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What are your Workfront "rules of engagement"?

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Level 10
hi there, does anyone's governance team have any documentation around the rules of engagement for launching new teams or work processes within their Workfront instance? I'm looking to crib information that helps direct worker culture around expectations that when new workflows/teams are launched in your instance, there's a "soft handoff" where everyone involved understands how the workflow they used to follow outside of Workfront has transitioned into Workfront, has agreed to follow it, and understands how to find and manage the work. If you have anything pertaining to how it's determined whether a workflow is appropriate for transition into Workfront I would love to see that as well. Just trying not to recreate the wheel here. Thank you! -skye
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Level 2
I would also be interested in hearing about any success stories regarding governance. Thanks! Amanda Levine Liberty Mutual Insurance Company

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Level 10
I'm not sure on the success rate we have on this, but I can tell you what we ended up doing. I ended up putting this responsibility on the people requesting the Team or Workflow. I would train them of course and set up the process, but I put the task of communicating and enforcing on them because then they have "skin in the game" as they say. And it forces them to be more focused and understand the process. It also, let's me know if they truly want this process. If they're not willing to spend the time understanding it, they're not willing to spend the time making it work and it usually just slowly fades away and then they've wasted everyone's time. The reason we got here, is because outside of IT (who are all forced to use WF – it's our product of choice for work management) other business teams heard about WF and want to use it. But they tend to think it'll read their mind and magically work the way they imagined. Obviously like any tool, it needs care and feeding. So they need to understand it and the new Team/Workflow as well as possible. In addition, by making them responsible it holds more weight when the message comes from their supervisor (who's usually the requestor). As opposed to the message coming from someone outside their department, whom they don't even know (me �� ). So typically I: Inform them it'll take a little care and feeding Walk them through the process If they're no longer interested or waffling at this point it usually dies (which is actually a good thing as it saves us both a lot of time) I ask them to take a couple of basic WF training modules to get familiar with the product (again this tests their desire) I personally train them on some WF basics (as a refresher) and the new workflow and if they wish I train their team as well I'll also follow up with the supervisor occasionally just to check in. This is a good practice as they usually have questions but never find the time to ask. So they get a lot of "a ha" moments during these follow ups. Hope that helps. Vic Alejandro, PMP, CSM | IT | Sr. IT Project Manager Denver Water | t: (303-628-7262) | c: (303-319-6473) "http://www.denverwater.org/"> http://www.denverwater.org INTEGRITY | VISION | PASSION | EXCELLENCE | RESPECT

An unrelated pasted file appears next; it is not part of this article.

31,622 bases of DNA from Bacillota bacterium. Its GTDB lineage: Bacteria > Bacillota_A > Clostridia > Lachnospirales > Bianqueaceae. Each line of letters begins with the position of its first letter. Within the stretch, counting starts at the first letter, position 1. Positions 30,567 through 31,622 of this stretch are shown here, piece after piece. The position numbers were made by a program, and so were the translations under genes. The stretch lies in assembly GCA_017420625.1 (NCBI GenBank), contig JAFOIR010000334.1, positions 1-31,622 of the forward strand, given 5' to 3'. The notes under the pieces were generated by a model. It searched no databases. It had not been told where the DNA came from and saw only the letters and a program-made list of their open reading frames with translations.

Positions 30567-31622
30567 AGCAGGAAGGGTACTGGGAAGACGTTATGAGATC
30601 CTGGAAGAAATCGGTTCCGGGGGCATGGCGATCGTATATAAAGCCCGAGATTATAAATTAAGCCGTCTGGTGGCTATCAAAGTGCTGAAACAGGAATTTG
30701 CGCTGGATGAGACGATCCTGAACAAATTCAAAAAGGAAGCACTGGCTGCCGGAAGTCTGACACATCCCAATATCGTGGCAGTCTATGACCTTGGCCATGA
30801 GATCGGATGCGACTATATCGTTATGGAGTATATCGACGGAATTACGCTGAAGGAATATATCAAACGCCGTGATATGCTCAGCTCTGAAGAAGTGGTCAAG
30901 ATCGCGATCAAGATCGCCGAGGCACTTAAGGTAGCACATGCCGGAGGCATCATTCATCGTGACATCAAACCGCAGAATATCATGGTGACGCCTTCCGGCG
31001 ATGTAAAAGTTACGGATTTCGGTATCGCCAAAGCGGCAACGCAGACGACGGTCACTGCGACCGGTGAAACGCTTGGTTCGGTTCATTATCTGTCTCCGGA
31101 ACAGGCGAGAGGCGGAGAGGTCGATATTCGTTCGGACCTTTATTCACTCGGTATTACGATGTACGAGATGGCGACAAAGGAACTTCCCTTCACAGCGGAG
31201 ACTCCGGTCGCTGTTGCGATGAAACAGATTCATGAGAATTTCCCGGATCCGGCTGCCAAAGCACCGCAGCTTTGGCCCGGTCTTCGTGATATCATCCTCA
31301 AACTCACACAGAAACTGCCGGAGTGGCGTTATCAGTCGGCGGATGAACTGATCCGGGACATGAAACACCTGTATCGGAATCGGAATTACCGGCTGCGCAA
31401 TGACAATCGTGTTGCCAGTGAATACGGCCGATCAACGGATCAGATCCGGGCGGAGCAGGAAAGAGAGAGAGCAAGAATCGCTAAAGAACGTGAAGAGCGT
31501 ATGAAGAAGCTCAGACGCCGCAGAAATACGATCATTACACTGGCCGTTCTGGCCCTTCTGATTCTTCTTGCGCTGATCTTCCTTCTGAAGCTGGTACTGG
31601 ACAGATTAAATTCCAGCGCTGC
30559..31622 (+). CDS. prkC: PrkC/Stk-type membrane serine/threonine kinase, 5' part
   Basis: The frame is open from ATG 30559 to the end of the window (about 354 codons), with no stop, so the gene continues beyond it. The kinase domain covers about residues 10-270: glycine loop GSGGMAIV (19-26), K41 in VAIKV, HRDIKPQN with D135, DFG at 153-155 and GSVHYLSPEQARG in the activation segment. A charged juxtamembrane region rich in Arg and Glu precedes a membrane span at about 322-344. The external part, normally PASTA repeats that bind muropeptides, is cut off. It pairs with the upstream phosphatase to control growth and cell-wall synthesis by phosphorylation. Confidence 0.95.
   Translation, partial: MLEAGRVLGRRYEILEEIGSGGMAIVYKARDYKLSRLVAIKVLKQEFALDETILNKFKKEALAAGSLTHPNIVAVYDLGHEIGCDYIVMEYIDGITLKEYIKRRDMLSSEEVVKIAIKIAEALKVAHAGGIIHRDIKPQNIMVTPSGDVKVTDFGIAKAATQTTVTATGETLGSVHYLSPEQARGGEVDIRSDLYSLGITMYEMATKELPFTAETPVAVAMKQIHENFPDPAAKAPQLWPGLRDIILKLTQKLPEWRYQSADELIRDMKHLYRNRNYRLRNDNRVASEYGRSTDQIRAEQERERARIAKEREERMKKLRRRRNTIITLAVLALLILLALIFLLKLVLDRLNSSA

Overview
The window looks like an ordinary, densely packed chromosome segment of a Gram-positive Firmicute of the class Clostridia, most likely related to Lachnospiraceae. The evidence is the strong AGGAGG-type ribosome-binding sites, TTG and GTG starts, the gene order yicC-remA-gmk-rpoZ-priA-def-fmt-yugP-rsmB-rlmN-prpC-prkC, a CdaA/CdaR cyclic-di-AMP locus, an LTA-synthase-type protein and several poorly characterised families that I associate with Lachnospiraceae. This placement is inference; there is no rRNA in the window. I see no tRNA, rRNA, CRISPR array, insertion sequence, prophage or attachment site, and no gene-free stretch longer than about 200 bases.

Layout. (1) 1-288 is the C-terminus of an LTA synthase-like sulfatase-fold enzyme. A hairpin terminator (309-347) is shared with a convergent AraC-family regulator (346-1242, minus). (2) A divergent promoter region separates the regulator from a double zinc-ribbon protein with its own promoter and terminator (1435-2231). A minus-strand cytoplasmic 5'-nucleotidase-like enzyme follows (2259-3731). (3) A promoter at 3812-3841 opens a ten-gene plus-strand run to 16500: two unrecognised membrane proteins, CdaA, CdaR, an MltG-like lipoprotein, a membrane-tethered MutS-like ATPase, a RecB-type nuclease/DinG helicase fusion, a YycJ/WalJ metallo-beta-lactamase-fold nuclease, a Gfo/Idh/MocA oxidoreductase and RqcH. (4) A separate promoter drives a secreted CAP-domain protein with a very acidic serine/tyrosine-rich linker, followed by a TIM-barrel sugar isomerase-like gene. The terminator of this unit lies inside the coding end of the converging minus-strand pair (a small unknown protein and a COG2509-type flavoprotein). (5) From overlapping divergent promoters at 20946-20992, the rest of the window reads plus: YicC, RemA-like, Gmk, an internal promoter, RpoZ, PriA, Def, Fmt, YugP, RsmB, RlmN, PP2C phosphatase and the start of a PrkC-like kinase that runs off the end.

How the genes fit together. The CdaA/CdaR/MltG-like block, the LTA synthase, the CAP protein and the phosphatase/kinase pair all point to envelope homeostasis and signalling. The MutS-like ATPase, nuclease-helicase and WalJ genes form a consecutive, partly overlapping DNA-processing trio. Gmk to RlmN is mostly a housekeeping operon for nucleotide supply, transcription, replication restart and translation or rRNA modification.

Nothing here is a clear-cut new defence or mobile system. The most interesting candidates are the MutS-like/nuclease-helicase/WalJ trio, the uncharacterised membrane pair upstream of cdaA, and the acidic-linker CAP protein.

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Level 10
hey y'all, I wanted to update you to let you know that I launched a first draft of our rules of engagement to my core team to review, earlier this week. Obviously I cannot share the file, but I can generally talk through my solution: I ended up creating the rules of engagement as an interpretation of our company values, so that our users would quickly align themselves with familiar expectations. My company's core values are [paraphrased] service, teamwork, education, excellence and responsibility. I was able to use these values to tie in required reporting/auditing, ownership / documentation of their process, cooperation and agreement, training each other, and work resolution. Users are divided into one of two roles: those doing work and those requesting work. Everything is then described in those terms. As a quick example: speedy work resolution directly aligns with our "service" value and we define Workfront as a place where we put work so that it can be completed and audited. Once a user understands this, then they will be more inclined to close out projects so that they can remain in compliance, and they will be unsurprised to hear that we've cancelled all inactive projects. This kind of cooperation lessens the burden currently being placed on the system admins to enforce how we work. Per the Leap session given by the two Steves, I talked more towards the intention rather than giving specific rules. The intention of our rules of engagement are to be a guide for those users who feel a little lost ("why am I doing things the way I am") as well as a way to align our new additions to our Workfront area. -skye

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Level 10
Thanks Skye for sharing this. It's a brilliant way to present it and I'm going to adapt it!